And though, Alexander Novak, Russia’s energy minister plans to attend the International Energy Forum in Algeria on September 26, where some 73 countries accounting for about 90 percent of the global supply and demand for oil and natural gas are expected to be present – Russian enthusiasm for a possible output arrangement appeared questionable – when Novak stressed it might be worth more discussing output freeze if oil prices fell below $50 per barrel. “In my view, current prices at around $50 are normal prices. If prices fall, we can engage more actively in this issue,” Novak told the press when asked whether he thought that output restrictions were expedient. Novak’s this comment dampened the market sentiments too. Without Moscow in the tent, a deal is simply not on the table, one could easily deduce.
In the run-up to the ministerial in Algiers, higher OPEC output continues to be an issue. Iraq, which has exported more crude from its southern ports in August, appears poised to continue ramping up output, its oil minister said last week. Saudi output is touching record levels. Iran is not far from its targeted 4 million bpd. Nigeria too seems to be returning to normal – slowly and gradually. A Nigerian militant group has said it has ended attacks on the nation’s oil and gas industry that have reduced the OPEC member’s output by 700,000 barrels a day to 1.56 million bpd.
Many now feel that OPEC members including Iran and Iraq may not be ultimately ready to curtail their output. At the same time, an OPEC deal could still be undermined if Russia refuses to co-operate in the talks.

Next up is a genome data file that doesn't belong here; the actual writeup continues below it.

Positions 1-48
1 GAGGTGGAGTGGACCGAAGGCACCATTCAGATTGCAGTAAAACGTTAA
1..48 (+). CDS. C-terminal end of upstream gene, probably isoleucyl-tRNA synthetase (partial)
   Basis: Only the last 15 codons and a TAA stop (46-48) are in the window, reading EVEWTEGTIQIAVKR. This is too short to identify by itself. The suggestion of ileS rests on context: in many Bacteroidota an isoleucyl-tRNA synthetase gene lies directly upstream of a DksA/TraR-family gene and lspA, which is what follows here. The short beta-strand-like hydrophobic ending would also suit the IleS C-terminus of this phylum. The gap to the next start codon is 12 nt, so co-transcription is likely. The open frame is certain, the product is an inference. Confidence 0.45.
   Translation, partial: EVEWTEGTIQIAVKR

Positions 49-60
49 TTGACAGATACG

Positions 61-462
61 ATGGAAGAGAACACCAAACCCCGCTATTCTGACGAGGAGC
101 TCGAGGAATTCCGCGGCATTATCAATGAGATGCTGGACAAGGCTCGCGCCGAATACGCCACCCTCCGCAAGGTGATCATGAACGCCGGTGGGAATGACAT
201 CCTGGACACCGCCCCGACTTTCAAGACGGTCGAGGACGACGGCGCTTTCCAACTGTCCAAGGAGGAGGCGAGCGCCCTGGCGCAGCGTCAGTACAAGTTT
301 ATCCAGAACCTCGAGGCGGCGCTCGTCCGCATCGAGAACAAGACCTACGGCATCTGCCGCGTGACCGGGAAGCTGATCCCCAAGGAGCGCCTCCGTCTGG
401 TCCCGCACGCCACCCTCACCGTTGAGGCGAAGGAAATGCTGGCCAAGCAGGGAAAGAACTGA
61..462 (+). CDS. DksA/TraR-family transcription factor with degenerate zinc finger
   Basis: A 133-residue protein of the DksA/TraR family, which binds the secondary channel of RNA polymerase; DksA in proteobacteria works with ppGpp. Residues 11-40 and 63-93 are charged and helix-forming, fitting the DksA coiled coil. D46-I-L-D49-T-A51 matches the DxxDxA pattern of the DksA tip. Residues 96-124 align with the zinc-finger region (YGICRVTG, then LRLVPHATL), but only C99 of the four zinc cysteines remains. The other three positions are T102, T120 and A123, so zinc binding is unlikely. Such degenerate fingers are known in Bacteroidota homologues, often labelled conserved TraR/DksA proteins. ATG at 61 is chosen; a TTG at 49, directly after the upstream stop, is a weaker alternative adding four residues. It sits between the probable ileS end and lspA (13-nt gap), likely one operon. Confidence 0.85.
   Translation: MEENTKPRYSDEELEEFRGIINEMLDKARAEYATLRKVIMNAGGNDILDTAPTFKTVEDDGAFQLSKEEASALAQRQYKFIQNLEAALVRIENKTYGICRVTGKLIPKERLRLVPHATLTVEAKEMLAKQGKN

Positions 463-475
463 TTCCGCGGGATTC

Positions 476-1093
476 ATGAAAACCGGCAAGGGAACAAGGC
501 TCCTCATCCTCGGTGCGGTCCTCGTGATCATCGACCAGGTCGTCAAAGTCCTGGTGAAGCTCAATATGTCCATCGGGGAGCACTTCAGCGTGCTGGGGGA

Pessimism about the meeting outcome is getting contagious.
However, in a bid to keep the market sentiments alive and kicking until the meeting, the Saudi Foreign Minister Adel Al-Jubeir said on Thursday that OPEC and non-OPEC oil producers were increasingly moving towards a common position. “I think there is a move toward a common position, toward a common effort,” he told an event in Tokyo.
“If you want to have an impact then all of us have to shoulder the responsibility, and I believe over the past five or six months, I believe that there has been an increasing realization that this is a collective effort,” Al-Jubeir said.
Saudi Energy Minister Khalid Al-Falih in the meantime told Al-Arabiya TV that Riyadh doesn’t intend to boost output to capacity and flood the market. “The market is now saturated with stored crude at beyond usual levels and we don’t see in the near future a need for the kingdom to reach its maximum capacity,” Al-Falih told the network while in Beijing.
But analysts are getting skeptical and not too hopeful of a deal. Immunity to such pronouncements seems to have grown. “There is still lots of correction potential, given the overhang of speculative long positions and exaggerated hopes for an output freeze,” Commerzbank oil analyst Carsten Fritsch was quoted as saying.
“Talk is cheap,” Harry Tchilinguirian, global head of commodity markets strategy at BNP Paribas, told Reuters Global Oil Forum. “Reality will set in and the market will realize that the agendas of various OPEC producers are not aligned.”
Despite some signs of life on Friday, oil market woes are not over – yet!